All-Out Campaigns Seek Support for Levies in Cincinnati, Columbus

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Supporters of the public-school systems in two of Ohio's largest cities are waging all-out campaigns to pass critical tax levies next week that would keep the districts afloat.

Voters in both cities, Cincinnati and Columbus, defeated levies last fall, forcing the districts to slash their budgets and borrow money from the state.

The districts are the largest of the 247 in Ohio that are asking voters to approve tax increases in the current round of levy elections, according to the state education department.

The Ohio levies are among the most significant education-related ballot measures facing voters in local elections on Nov. 5.

In Seattle, voters will be asked to approve a tax increase to pay for new technology and school renovations. In California, school-board members in four Orange County districts who backed tax hikes are facing recall elections, while San Franciscans will be asked to approve a special tax for education.

In the mayoral election in Boston, incumbent Mayor Raymond L. Flynn is widely expected to turn back a challenge by Edward J. Doherty, president of the Boston Teachers Union. (See Education Week, June 12, 1991.)

Three current or former members of the city's soon-to-be-abolished school committee, meanwhile, are trying to win seats on the city council. The Cincinnati Federation of Teachers, district officials, and business leaders have joined forces in an effort to persuade voters to approve that city's proposed levy, which would raise $45 million a year for schools for the next five years.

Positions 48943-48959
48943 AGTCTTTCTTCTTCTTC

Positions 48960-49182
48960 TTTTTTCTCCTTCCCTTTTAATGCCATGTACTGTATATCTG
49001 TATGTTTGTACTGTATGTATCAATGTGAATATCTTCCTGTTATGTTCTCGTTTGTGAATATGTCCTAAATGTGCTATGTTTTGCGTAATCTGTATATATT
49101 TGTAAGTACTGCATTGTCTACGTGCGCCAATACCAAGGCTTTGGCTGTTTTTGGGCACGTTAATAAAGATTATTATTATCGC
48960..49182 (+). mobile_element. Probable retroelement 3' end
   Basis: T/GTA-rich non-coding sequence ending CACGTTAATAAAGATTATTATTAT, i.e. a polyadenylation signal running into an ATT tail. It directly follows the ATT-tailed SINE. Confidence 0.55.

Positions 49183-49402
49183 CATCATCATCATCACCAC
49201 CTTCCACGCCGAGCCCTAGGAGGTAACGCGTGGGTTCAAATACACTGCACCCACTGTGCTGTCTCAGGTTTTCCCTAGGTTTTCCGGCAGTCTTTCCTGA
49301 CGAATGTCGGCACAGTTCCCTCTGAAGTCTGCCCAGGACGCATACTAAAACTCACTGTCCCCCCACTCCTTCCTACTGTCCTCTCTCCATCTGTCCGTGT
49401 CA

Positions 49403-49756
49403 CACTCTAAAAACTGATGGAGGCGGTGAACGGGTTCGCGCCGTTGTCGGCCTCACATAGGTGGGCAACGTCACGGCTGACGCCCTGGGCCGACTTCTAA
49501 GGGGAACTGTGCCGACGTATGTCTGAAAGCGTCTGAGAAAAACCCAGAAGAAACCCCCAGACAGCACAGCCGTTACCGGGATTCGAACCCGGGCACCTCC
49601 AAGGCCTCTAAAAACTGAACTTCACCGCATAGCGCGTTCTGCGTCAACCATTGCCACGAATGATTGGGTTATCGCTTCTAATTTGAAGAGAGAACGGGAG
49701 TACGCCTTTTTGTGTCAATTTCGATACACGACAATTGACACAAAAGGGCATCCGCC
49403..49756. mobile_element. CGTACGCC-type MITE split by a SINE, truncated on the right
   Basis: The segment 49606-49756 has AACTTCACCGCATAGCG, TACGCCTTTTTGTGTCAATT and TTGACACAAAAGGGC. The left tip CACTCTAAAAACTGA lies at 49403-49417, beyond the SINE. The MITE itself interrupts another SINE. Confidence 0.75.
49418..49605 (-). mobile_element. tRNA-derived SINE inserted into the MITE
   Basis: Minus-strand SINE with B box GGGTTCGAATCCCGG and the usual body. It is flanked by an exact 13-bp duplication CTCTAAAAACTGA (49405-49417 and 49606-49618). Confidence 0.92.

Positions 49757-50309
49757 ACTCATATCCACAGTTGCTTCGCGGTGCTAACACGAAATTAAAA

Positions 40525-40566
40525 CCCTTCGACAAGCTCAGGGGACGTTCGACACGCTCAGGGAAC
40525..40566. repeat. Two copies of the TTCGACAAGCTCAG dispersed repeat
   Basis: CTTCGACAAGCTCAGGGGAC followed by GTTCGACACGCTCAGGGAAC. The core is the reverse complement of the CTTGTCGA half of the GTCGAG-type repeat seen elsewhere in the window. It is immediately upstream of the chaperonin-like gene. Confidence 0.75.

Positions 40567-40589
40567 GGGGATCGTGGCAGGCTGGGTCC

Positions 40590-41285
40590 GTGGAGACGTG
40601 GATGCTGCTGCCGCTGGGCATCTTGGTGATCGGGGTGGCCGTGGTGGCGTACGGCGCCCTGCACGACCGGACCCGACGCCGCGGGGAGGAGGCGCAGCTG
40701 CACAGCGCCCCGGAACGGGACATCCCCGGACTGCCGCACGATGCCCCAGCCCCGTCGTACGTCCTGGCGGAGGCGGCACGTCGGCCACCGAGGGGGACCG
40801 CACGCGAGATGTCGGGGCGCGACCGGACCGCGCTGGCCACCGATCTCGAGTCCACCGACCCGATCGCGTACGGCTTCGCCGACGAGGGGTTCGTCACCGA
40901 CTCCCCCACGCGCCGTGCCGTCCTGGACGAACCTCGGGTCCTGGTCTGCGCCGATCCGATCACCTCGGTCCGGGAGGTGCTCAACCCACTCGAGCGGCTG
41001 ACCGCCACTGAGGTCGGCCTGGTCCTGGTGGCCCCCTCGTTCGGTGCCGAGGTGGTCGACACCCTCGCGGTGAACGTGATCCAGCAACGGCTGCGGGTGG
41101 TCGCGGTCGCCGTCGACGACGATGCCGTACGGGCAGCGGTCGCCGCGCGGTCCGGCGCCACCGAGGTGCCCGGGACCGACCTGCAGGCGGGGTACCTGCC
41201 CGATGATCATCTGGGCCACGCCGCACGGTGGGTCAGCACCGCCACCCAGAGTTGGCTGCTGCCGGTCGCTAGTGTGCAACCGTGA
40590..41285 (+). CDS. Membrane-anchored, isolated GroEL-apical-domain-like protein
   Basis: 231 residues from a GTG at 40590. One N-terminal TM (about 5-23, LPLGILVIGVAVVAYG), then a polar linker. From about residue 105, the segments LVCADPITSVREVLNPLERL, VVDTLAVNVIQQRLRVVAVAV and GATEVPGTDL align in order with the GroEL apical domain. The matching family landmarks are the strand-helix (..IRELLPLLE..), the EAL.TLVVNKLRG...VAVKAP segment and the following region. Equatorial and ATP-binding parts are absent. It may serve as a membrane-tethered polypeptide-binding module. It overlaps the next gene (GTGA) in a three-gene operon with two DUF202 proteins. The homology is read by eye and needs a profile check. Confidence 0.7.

The supporters are spending an estimated $100,000 on advertising, and are staffing phone banks to get out the vote.

Admitting Shortcomings

Mindful of the discontent with the Cincinnati schools that contributed to last fall's levy defeat, district and union officials have made a number of changes in policy that they hope will convince voters that the schools are worth supporting. The district has toughened its discipline cede, raised graduation standards, and next year will institute a "no pass, no play" athletics policy.

But Denise Hewitt, the levy campaign's field director, said last week that recent polls indicate the vote will be close.

J. Michael Brandt, the interim superintendent of schools, has made television advertisements in which he acknowledges voters' dissatisfaction with the school system. In the ads, Ms. Hewitt said, Mr. Brandt talks about the reform measures and tells viewers, "I know you're angry. And I'm angry, too."

If the levy fails, the district will be forced to cut $42 million from its budget, which would mean "dismantling the district," according to Robert L. Moore, an assistant superintendent in the state education department.

The levy would allow teachers and school office employees to receive 4 percent raises this year and in the next two years. If the levy fails, negotiations would resume on the financial aspects of the agreement. School-levy advocates in Columbus are also waging a vigorous campaign. They are asking voters to approve a tax increase that would generate $50 million in new money for the school system for an unspecified number of years.

'Most Aggressive Ever'

'Trfis has been the most aggressive effort we have ever put together," said Kwesi Kambon, who took a 10-week leave from the Columbus schools' central office to assist with the campaign.

With more than $320,000 donated by the business community, the teachers' union, and other school district employees, Columbus officials are mailing out literature and eight-minute videos to voters detailing why the levy is needed.

The effort is being managed by professional political-campaign organizers, Mr. Kambon said.